What are real-world examples of practical tools that companies like AltaML are offering to an energy industry in an impending state of momentous transition? How does Machine Learning help oil and gas companies amalgamate business, industrial and digital innovation into a unified, value-differentiating strategy?

Machine Learning is certainly just one piece of the puzzle but is an essential tool for companies looking to drive cost reduction in their industrial processes. Practically speaking ML can help oil and gas companies reduce greenhouse gas emissions, optimize production, predict more efficient maintenance programs, and more. There are also compelling use cases in health and safety, HR, and finance. Cost reduction is great, but any time you can do something to ensure you’re keeping people out of harm’s way, increase the sustainability of your business, it’s a huge win.

Can you tell us about a customer success story in the oil and gas industry you are most proud of? What problem(s) did you help the customer solve using ML and what were the business outcomes?

It’s tough to choose a favourite. I’m really proud of the work we’ve done in drilling and completions to help our customers in those areas solve some of their toughest problems and ultimately help them be more competitive. I think I’m most excited about the health and safety use cases we’re just starting to unpack now.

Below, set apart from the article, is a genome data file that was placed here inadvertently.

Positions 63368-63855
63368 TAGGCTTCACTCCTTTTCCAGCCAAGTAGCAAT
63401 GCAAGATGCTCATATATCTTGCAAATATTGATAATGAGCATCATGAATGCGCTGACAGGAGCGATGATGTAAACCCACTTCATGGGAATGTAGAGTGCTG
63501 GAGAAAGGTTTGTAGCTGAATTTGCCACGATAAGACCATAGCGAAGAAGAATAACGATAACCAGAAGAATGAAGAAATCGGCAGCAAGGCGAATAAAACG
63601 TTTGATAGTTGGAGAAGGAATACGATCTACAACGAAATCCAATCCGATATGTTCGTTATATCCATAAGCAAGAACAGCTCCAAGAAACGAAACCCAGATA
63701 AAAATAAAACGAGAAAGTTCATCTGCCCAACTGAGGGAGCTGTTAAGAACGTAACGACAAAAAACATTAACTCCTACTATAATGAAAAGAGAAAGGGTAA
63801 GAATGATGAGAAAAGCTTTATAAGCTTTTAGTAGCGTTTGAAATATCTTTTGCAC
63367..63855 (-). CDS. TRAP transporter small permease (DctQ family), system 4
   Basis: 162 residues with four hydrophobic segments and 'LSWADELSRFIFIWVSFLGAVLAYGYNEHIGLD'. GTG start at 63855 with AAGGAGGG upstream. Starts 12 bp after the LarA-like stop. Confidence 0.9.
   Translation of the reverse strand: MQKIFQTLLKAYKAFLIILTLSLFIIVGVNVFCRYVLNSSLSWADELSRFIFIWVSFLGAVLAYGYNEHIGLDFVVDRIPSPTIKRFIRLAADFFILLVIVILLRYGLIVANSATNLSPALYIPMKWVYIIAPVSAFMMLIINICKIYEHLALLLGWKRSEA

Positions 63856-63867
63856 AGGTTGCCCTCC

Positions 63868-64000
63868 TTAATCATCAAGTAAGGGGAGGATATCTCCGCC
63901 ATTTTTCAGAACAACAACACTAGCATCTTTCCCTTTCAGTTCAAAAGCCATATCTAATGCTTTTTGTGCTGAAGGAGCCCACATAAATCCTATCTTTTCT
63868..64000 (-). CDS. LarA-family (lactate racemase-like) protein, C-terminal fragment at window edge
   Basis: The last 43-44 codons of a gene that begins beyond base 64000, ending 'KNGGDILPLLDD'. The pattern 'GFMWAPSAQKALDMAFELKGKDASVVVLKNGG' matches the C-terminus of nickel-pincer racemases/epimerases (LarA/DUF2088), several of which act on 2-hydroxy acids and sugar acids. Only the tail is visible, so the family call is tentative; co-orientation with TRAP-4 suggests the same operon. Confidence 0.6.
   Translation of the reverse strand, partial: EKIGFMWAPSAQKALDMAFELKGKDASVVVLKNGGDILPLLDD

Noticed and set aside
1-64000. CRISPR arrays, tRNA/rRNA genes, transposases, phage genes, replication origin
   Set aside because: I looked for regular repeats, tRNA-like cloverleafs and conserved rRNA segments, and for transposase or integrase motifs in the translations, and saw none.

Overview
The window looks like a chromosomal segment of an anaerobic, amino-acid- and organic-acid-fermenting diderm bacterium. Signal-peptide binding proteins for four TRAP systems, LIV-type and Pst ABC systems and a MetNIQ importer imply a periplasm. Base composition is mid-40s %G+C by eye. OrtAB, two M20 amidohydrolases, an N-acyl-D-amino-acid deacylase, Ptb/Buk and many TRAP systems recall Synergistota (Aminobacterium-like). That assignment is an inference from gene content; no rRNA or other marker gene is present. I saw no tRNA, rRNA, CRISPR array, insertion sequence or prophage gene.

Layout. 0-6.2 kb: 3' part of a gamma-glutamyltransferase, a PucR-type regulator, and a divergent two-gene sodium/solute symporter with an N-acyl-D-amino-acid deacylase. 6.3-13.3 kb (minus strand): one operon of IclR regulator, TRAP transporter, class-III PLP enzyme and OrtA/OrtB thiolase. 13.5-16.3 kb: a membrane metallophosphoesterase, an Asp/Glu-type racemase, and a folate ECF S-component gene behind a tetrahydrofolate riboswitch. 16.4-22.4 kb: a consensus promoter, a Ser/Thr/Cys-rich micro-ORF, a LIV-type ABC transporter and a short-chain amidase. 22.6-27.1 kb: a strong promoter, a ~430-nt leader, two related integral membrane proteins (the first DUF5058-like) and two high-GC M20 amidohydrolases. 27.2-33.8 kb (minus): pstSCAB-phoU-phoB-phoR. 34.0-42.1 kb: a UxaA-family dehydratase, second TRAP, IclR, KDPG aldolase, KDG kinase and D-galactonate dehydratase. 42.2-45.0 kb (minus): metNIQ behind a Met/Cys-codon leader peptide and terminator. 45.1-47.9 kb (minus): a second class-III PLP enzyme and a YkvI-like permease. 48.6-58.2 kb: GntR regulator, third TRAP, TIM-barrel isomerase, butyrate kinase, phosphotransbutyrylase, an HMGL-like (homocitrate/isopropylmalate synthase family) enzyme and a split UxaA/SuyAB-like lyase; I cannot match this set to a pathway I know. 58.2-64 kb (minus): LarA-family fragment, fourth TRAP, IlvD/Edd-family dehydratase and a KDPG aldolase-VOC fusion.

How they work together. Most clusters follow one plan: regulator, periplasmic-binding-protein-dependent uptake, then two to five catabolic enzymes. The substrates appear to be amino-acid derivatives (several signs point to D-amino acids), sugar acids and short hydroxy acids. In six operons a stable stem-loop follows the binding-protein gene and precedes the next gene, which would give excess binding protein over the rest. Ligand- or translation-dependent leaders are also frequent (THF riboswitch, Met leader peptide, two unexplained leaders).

The holy grail there is being able to predict when an incident will occur. There are many other ways we can help be proactive about safety including helping our customers assemble crews and schedule work to ensure the lowest chance of an incident occurring. Tied for first would be anything involving reducing GHG emissions, we’re seeing a lot of interest in this area as well.

How can private enterprise, government, community, and industry work together to define a common purpose for our province and ensure a utopian future is realized for the vast majority of our population?

I don’t have a twelve-step program to ensure a utopian future or solve world hunger. I do think there are several things that are important to Alberta’s future.

It’s important to understand that artificial intelligence and other transformational technologies are a horizontal enabler for the existing industries in Alberta. Sometimes I get the sense there’s a feeling that tech will compete for dollars with oil and gas for example. This isn’t the case. These traditional industries will be the benefactors of this investment in the form of cost savings and other benefits.

We also need to continue to nurture our province’s previous investments in AI. We’re seeing budgetary cuts across the board in Alberta right now including cuts to investment in tech, AI, and research. These cuts will limit the province’s ability to be competitive in this arena and similarly reduce to a positive impact on traditional industries.

Lastly, I think there’s more that could be done to create a favourable environment for investment in early-stage companies across all industries. Being attractive to investment in new ventures is key to creating a robust economy here.

Lucas will be joining Mike Henrich, Managing Director of DevOps at ATB Financial for a one-on-one fireside chat at The ERA Digital Foundation’s upcoming ‘The Soft Machine’ live-action event series in Calgary on April 30.